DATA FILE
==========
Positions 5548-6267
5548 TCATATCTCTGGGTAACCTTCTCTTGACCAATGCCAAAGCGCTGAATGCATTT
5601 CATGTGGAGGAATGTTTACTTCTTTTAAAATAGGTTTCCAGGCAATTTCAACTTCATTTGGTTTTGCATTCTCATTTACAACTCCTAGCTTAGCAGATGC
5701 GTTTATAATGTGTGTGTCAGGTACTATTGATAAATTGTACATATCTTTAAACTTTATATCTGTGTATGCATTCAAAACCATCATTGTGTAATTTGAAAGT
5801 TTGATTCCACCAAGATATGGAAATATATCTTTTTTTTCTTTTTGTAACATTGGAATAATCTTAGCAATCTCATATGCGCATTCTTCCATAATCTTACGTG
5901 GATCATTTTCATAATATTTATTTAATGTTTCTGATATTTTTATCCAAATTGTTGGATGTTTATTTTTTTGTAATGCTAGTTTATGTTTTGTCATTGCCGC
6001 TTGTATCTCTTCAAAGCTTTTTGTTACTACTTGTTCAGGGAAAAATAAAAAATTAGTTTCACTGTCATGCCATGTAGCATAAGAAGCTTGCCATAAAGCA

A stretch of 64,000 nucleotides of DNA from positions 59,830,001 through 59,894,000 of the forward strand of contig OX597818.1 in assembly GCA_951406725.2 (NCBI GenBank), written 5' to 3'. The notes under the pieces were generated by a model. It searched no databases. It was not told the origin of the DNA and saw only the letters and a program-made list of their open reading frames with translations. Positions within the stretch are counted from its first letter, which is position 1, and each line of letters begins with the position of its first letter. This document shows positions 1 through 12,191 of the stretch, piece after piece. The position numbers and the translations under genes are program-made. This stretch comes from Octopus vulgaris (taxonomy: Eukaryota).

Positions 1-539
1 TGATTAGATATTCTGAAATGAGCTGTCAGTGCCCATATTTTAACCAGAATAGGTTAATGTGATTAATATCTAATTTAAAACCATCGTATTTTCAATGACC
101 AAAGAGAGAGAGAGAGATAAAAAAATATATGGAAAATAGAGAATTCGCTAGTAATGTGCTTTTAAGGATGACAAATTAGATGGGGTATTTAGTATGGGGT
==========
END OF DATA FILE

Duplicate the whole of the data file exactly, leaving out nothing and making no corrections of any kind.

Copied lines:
Positions 5548-6267
5548 TCATATCTCTGGGTAACCTTCTCTTGACCAATGCCAAAGCGCTGAATGCATTT
5601 CATGTGGAGGAATGTTTACTTCTTTTAAAATAGGTTTCCAGGCAATTTCAACTTCATTTGGTTTTGCATTCTCATTTACAACTCCTAGCTTAGCAGATGC
5701 GTTTATAATGTGTGTGTCAGGTACTATTGATAAATTGTACATATCTTTAAACTTTATATCTGTGTATGCATTCAAAACCATCATTGTGTAATTTGAAAGT
5801 TTGATTCCACCAAGATATGGAAATATATCTTTTTTTTCTTTTTGTAACATTGGAATAATCTTAGCAATCTCATATGCGCATTCTTCCATAATCTTACGTG
5901 GATCATTTTCATAATATTTATTTAATGTTTCTGATATTTTTATCCAAATTGTTGGATGTTTATTTTTTTGTAATGCTAGTTTATGTTTTGTCATTGCCGC
6001 TTGTATCTCTTCAAAGCTTTTTGTTACTACTTGTTCAGGGAAAAATAAAAAATTAGTTTCACTGTCATGCCATGTAGCATAAGAAGCTTGCCATAAAGCA

A stretch of 64,000 nucleotides of DNA from positions 59,830,001 through 59,894,000 of the forward strand of contig OX597818.1 in assembly GCA_951406725.2 (NCBI GenBank), written 5' to 3'. The notes under the pieces were generated by a model. It searched no databases. It was not told the origin of the DNA and saw only the letters and a program-made list of their open reading frames with translations. Positions within the stretch are counted from its first letter, which is position 1, and each line of letters begins with the position of its first letter. This document shows positions 1 through 12,191 of the stretch, piece after piece. The position numbers and the translations under genes are program-made. This stretch comes from Octopus vulgaris (taxonomy: Eukaryota).

Positions 1-539
1 TGATTAGATATTCTGAAATGAGCTGTCAGTGCCCATATTTTAACCAGAATAGGTTAATGTGATTAATATCTAATTTAAAACCATCGTATTTTCAATGACC
101 AAAGAGAGAGAGAGAGATAAAAAAATATATGGAAAATAGAGAATTCGCTAGTAATGTGCTTTTAAGGATGACAAATTAGATGGGGTATTTAGTATGGGGT